citizens 13,000. There were fully
persons in the association. Ihey ■■ r-
here fully five days and their person
expenses were not less than a >>n.
per capita, making $l,sij ) per da> . '
grand total for the live day- of *
The money spent on them the
got back, while they left three fold
more among us. Itwasa gooo
ment aside from the adv-r
city and state will receive.
hange". it is on.> toi
re at tho opening,
ive returned, to ap-
.. d ist-coveri d Ok-
grown into a pros-
it r. corn and cotton,
J only by the acre-
the northern visitor
few hours after he
Oklahoma far.Tier had hi-
op# with good prices. He
...... and he paid his debt
un«. cflID< to the Oklahoman j*
,-, he r,o ight the many things "the
V t himself too poor to posse-*, i _Kansas t
rn was built or made larger. m
rere repaired and the buggy or
- women foik. had dreamed of \
a i ealitv. Few dared to hope j Ih
•. <r year in 1 -'but the beiii^
made the run to get land that he might
sell. The new owner is a farmer and a
producer: many of the boomers carec
little for farming or a farm home, and
those who have stayed now :ind a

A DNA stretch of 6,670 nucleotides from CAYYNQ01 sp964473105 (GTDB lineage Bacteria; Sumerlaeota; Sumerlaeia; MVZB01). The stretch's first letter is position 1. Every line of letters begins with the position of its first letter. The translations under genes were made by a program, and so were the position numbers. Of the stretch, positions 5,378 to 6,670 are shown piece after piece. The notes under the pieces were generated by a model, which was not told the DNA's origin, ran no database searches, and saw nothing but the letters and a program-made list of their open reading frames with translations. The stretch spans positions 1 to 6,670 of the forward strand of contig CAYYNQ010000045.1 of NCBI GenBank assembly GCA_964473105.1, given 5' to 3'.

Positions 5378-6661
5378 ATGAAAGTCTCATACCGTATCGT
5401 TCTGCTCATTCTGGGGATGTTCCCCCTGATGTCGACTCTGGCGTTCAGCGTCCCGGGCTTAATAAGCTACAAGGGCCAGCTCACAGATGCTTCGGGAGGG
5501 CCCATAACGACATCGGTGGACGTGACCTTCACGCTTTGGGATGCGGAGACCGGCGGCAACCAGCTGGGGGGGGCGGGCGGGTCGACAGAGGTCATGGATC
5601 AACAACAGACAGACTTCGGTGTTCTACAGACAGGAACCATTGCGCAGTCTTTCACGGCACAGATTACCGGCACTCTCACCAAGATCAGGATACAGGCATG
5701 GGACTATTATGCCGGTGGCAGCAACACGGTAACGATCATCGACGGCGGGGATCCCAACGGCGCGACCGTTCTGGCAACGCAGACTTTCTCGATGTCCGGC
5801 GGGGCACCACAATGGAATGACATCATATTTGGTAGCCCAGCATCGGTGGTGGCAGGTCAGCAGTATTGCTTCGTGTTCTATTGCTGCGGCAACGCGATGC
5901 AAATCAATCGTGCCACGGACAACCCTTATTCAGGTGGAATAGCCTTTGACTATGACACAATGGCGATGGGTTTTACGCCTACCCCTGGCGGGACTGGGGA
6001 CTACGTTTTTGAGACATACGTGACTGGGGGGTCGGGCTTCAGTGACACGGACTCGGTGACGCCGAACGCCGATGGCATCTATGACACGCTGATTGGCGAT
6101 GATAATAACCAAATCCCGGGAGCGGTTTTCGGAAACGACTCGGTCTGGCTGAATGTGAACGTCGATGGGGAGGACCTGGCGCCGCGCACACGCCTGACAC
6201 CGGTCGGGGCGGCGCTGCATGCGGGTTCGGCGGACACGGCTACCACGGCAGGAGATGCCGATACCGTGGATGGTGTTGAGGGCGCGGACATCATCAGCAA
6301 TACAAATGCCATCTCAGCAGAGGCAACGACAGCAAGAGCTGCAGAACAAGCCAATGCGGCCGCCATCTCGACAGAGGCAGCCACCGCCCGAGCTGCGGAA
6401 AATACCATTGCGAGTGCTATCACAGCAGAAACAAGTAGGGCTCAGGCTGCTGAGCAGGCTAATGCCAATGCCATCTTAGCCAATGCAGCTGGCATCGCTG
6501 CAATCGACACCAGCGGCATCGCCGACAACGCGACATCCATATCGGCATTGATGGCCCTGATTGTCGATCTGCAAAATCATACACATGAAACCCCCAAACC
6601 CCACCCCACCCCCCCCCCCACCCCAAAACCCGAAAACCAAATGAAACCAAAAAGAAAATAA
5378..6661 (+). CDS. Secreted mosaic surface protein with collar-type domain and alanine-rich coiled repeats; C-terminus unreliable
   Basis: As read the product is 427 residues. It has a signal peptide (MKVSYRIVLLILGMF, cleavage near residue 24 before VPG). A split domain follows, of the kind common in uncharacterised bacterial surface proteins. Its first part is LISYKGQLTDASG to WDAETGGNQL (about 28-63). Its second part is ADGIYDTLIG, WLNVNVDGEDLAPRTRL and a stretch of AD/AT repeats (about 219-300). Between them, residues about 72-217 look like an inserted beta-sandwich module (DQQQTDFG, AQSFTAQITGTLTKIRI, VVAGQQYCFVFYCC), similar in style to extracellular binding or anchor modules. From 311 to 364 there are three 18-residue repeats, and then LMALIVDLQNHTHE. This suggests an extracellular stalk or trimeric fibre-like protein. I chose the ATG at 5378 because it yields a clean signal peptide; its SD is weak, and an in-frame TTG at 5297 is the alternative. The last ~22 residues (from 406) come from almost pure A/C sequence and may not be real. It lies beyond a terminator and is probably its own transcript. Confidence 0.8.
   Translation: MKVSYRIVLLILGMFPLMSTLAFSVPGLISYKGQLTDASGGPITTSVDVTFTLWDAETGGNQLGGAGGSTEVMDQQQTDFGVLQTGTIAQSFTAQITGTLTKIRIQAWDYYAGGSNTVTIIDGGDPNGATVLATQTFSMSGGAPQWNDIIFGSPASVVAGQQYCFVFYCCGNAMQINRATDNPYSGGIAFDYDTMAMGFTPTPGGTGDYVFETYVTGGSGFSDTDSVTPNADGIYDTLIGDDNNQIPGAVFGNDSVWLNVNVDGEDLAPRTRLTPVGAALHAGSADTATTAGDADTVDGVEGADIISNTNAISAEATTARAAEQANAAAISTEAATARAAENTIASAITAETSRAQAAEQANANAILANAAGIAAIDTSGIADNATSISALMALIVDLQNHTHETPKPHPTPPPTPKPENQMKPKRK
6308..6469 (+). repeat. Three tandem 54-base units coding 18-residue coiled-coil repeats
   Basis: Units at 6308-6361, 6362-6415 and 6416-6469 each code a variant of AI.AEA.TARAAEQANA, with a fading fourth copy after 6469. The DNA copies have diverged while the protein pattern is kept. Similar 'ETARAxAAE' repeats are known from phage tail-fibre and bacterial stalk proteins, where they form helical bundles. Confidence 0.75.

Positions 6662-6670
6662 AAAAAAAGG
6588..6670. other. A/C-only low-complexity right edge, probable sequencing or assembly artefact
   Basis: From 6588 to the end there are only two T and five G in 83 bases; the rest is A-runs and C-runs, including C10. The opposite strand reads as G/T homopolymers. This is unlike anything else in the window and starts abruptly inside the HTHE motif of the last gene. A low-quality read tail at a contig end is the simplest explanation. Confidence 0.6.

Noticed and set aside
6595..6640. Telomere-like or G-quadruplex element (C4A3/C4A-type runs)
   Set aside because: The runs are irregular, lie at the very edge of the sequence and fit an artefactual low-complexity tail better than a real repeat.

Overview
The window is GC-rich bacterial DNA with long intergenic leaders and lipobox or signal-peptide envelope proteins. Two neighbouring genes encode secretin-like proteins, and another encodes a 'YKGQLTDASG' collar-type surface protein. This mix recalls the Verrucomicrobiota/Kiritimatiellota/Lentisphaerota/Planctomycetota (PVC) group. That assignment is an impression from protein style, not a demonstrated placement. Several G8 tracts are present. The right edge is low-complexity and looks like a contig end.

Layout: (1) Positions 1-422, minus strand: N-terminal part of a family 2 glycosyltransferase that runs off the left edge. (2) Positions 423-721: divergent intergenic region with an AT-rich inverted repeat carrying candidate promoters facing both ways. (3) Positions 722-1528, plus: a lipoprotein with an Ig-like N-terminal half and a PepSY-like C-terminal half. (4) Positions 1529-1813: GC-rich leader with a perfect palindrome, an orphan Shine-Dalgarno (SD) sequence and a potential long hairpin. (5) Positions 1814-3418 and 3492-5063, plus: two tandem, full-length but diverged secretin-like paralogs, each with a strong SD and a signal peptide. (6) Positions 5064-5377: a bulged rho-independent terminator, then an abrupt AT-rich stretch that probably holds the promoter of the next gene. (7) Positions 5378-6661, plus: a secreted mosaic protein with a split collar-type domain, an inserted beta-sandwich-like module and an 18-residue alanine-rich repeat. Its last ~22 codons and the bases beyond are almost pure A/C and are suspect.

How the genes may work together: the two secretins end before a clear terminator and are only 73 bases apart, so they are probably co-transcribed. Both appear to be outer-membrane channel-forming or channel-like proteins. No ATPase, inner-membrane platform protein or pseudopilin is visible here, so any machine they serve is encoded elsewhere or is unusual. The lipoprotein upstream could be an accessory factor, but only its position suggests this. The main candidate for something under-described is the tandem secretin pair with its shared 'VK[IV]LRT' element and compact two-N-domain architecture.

chance to obtain the money they raced
for ten years ago. Having got the cash
at last, they are going to town, or
"back to her folks.
The largest t.-m in Oklahoma'* tax
levy is for pub. ■ schools. I he pc-opl-*
have gained in ten years that for wh.< h
! other states waited fifty years. hverj
town, village and district has its cnoo.
I house and tba- mcide- in most -i- «
modern buildit-g and modern methods
The government will soon be ready tr
I add one million acre- to the territory
' a- the Kiow
| been al lott
| built into
1 pected th
grazing land. Today there are squaw
(men there w 'h hundreds of acres of
corn, and the Washita valley is ;i gar-
den of wheat, corn and cotton With
the opening of new reservations and
the immigra- >n of thrifty farmers,
Oklahoma's gi "th and wealth seem qj QOliUl'S WU1U1 Ui icvn tuivi v 0
ZZJ&SZ good and fresh as canbe_bou£ht any wherein
that too much cannot bo said of Ok It
er ano an a<iv
The recent investigation of P^n*:<>n
Commissioner Evan* method <>■ < !;'«
eating pension claims, by a * , A. •
committee, has resulted in a complete
white-wash of the entire pension bu-
With the advent of Major E. J. simj>-
son to a partnership in the Supper Bell,
that gentleman's greatest virtue is
manifest in the extravagant use of
Late dispatches from Manila an-
nounce that three thousand of our -«> •
diers are §ick in nospital and between
two and three hundred sick n ouart• rs
an grazing has
for the third successiv
roan who he
• will r*
Remember that I am going out ot busi-
ness: that to do so I must make better prices
on my stock than any other dry goods house